What do you do when you feel that you can't handle what's going on?  Do you look to escape or self-medicate?  Perhaps you go into avoidance or distraction mode.  By not dealing directly with what's on your plate, you are strengthening your fears.  You can find your courage to deal with life in knowing that everything is continuously shifting like the weather.  As you weather the storm within, remember that it will pass eventually.   Brain researcher, Jill Bolte Taylor describes the 90-second rule as, " All emotions last for less than 90 seconds.  If anything continues after  it is because we have added our own story and chosen to hold on to the emotion."  In other words, if you are driving and someone cuts you off on the road and you react angrily, if you let it wash through you it will last for 90 seconds.  If you continue to say to yourself, "Everyone is crazy, it's not safe out there. etc.  etc. "  You don't let the emotion go and make it stick around longer with your thoughts.  If you choose to think about that one driver who cut you off all day long, your bad mood will stick around for that long too.  You don't have control over some of the things that happen to you, but you do have control over how you want to handle it.  Mindfulness meditation can teach you how to let go of unwanted thoughts and stay in the present moment by focusing on your breath.  You can start to train yourself to be more in control of your thoughts so that you have more control over your moods.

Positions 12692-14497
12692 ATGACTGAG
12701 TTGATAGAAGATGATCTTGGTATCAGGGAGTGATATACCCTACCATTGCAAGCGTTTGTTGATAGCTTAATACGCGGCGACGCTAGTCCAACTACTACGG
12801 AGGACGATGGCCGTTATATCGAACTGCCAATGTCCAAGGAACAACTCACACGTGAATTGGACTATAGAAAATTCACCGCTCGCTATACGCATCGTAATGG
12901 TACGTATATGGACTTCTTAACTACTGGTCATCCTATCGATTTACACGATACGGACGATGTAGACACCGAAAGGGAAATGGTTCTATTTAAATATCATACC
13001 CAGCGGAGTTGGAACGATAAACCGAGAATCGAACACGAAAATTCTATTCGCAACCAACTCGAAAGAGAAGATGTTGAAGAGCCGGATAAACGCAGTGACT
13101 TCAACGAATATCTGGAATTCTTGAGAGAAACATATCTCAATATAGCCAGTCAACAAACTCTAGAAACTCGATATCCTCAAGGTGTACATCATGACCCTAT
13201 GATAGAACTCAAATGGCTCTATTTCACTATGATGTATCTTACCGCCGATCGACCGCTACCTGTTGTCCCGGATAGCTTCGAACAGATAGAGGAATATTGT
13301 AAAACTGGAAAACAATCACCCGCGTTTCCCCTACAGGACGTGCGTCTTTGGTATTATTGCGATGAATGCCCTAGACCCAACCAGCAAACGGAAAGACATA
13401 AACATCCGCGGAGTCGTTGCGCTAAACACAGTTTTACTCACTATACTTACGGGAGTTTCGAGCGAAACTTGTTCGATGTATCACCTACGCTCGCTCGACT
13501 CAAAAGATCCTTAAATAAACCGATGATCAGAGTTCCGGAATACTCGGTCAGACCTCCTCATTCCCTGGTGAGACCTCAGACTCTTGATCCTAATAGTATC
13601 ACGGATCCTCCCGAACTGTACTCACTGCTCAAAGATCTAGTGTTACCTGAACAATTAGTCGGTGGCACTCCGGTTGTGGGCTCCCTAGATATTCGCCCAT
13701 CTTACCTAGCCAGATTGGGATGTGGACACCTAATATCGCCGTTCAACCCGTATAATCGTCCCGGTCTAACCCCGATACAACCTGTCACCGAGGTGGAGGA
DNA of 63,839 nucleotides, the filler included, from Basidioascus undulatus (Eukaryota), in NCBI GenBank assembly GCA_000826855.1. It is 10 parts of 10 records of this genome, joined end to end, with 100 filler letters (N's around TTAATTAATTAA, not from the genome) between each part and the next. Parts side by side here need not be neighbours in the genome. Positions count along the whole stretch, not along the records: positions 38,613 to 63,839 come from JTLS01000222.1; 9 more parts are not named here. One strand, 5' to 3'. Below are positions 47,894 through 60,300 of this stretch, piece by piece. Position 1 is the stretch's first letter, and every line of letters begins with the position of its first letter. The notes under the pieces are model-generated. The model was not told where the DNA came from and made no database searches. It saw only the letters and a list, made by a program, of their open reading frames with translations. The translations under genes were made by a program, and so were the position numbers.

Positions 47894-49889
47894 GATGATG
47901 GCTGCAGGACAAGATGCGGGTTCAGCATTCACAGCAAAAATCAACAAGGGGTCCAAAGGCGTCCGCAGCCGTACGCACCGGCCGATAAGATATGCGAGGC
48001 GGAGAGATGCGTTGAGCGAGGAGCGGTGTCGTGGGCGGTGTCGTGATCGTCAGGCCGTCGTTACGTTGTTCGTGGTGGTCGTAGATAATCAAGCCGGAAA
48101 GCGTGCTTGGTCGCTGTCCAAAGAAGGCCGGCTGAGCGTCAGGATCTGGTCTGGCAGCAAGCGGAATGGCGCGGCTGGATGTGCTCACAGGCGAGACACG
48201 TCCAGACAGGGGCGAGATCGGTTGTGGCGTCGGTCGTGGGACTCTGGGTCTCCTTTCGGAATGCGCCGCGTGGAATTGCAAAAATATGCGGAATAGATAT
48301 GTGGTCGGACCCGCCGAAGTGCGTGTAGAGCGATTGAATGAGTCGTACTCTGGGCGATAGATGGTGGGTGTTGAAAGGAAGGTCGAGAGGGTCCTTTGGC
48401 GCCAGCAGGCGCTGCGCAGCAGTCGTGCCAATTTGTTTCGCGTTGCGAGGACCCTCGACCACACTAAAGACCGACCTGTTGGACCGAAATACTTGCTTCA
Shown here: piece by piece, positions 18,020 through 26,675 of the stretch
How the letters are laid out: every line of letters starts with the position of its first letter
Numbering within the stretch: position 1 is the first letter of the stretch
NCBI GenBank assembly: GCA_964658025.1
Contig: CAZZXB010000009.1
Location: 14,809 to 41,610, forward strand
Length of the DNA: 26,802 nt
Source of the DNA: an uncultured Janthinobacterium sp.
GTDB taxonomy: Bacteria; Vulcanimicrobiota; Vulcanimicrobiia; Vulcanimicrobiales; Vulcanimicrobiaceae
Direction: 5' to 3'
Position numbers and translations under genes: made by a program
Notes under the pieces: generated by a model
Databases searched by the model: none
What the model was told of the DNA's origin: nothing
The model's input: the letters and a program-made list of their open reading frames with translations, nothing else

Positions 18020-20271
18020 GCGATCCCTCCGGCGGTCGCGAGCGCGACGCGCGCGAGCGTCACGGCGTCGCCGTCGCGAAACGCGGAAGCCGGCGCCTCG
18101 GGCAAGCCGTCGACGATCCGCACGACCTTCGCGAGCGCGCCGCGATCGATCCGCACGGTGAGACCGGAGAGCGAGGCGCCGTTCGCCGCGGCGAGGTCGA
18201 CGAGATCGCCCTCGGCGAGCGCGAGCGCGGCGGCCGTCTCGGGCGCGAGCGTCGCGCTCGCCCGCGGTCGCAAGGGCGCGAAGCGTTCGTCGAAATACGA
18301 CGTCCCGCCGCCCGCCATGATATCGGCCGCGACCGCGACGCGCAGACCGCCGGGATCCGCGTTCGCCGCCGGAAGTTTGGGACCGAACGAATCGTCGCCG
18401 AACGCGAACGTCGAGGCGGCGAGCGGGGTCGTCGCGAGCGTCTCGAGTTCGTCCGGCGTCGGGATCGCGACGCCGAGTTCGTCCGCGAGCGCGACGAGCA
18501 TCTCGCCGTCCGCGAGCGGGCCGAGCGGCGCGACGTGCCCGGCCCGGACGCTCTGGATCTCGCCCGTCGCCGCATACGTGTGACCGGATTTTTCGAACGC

New Beginnings

Love is the mansion and fear is just a little room in it.  Every moment holds an opportunity to begin again, to start fresh.  The past is your history, but the future is wide open.  Open up to  possibilities rather than dwelling on limitations.  Make a conscious effort to let go of any limiting self-pity so that you can strive towards being the most excellent version of yourself.